Saunders said the response was: "We don't need to kill her. Let's just hit her in the knee," according to Crowe.

Crowe said Saunders identified the voices on the tape as those of Gillooly, Eckardt and an Arizona man. Crowe said Saunders's acquaintance, who was not identified, became concerned after receiving threats from the Arizona man because Gillooly had failed to pay him $100,000, apparently in return for the attack on Kerrigan.

Crowe said Saunders knows Eckardt, but he said he didn't know whether it was Eckardt who asked him to listen to the tape.

Harding has been quoted on various televised reports as denying any knowledge of any plot, and saying she always has wanted to compete against Kerrigan.

"I worked my butt off for this, and if anybody wanted to beat Nancy, it was me," Harding told a Portland television station. "Who wanted to compete against her the most? It was me."

Harding, who was married in March 1990, twice has filed restraining orders against Gillooly and also has filed for divorce two times, only to change her mind, according to published reports.

Last March, Harding filed a report with the Clackamas County sheriff's department, accusing Gillooly of assault. No arrest was made, officials said.

Concerning the Kerrigan case, Gillooly told the Oregonian that he is being investigated but said he had nothing to do with the assault.

"That's illegal," he told the newspaper. "I wouldn't do that. I have more faith in my wife than to bump off her competition."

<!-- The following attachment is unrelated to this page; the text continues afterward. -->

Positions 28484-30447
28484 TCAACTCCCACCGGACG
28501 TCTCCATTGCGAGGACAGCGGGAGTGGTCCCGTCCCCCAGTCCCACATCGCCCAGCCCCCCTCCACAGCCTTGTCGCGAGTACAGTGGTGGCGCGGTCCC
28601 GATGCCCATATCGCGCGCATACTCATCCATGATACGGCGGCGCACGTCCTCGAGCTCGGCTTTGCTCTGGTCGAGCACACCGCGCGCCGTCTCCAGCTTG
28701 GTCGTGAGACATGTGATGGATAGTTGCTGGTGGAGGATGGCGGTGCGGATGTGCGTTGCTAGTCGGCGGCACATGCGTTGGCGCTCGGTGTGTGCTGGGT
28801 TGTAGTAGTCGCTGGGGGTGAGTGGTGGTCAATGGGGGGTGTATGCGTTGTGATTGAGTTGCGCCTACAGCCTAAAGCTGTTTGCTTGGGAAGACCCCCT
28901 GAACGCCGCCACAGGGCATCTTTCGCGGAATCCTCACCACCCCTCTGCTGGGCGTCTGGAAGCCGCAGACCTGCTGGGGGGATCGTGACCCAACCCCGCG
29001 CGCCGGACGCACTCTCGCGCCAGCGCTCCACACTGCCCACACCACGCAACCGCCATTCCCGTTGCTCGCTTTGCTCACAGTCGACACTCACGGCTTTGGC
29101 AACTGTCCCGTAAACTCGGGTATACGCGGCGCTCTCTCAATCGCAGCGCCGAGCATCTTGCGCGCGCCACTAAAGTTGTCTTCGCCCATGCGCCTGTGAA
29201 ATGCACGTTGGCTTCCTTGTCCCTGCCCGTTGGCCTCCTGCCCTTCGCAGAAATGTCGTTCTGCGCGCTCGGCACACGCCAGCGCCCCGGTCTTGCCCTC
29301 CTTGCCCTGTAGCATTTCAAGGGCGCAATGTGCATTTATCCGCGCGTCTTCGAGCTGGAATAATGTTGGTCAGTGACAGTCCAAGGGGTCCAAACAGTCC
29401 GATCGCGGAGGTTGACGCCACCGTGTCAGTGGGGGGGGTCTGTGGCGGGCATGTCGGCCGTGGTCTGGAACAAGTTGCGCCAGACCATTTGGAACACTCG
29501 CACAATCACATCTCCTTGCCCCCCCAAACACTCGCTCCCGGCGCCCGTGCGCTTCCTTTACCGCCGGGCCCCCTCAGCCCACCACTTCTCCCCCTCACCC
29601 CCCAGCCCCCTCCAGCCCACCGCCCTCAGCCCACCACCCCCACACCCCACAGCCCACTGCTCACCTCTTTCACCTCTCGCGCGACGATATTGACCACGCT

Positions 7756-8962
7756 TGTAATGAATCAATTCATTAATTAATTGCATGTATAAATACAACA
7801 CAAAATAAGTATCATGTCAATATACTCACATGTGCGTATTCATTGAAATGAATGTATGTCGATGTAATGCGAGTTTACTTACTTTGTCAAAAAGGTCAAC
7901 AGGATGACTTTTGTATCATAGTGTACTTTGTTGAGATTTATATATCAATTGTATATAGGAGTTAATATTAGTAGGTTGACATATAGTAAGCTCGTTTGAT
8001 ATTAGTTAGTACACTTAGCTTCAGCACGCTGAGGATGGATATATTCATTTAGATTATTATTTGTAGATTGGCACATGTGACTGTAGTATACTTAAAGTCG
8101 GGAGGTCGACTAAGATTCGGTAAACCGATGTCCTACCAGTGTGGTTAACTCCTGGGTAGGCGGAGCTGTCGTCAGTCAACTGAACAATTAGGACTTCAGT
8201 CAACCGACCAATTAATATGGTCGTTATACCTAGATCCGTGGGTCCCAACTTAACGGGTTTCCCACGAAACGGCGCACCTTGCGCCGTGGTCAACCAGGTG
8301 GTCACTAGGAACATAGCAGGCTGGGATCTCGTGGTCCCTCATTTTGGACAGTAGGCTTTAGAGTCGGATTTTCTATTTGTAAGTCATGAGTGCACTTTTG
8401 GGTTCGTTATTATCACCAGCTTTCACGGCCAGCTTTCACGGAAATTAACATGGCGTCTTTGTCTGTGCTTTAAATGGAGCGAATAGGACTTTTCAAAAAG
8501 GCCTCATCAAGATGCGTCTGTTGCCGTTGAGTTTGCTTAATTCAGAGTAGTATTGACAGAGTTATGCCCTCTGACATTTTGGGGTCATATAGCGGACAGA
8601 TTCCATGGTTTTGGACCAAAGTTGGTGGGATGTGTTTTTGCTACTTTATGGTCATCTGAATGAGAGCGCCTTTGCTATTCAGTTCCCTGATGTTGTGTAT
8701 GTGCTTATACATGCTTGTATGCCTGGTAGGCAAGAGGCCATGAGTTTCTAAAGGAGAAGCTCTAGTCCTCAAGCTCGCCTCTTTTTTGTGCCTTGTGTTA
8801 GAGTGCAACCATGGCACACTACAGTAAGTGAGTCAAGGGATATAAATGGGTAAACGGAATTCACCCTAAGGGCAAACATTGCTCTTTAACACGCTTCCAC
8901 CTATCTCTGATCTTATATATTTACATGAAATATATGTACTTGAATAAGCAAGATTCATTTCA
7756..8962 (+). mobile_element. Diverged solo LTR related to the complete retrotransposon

Eckardt also denied any wrongdoing.

"That is absurd," he said. "You know, I would never get involved in anything like that. That would be jeopardizing my future, my career. I mean, that's not something I could do or allow."

Harding was supposed to perform in a pre-Olympic skating show today at George Mason University's Patriot Center, but told organizers in a telephone conversation that she was not attending.

"Tonya's not going to be here," said Stan Feig, co-producer of the NationsBank U.S. Olympic Festival on Ice. "I think she's otherwise preoccupied."

Harding herself was the target of a death threat last November that prevented her from competing at a sectional championship in Portland. It was at that time that she hired a bodyguard. The threat and her use of a bodyguard were the topics of much conversation last week at the Olympic trials.

The FBI initially offered its cooperation to the Detroit police, which was investigating the attack on Kerrigan as an assault case. Within a day, said an informed official, the FBI received evidence that suggested the possibility of interstate involvement and opened a federal criminal inquiry.

Kerrigan, who is undergoing physical therapy and plans to begin skating as early as this weekend, was met by a horde of reporters and camera crews outside her home in Stoneham, Mass., but said she knew nothing about the investigation.

"We have nothing to say," said Jerry Solomon, her Washington-based agent. "We understand it's an ongoing investigation."

© Copyright 1994 The Washington Post Company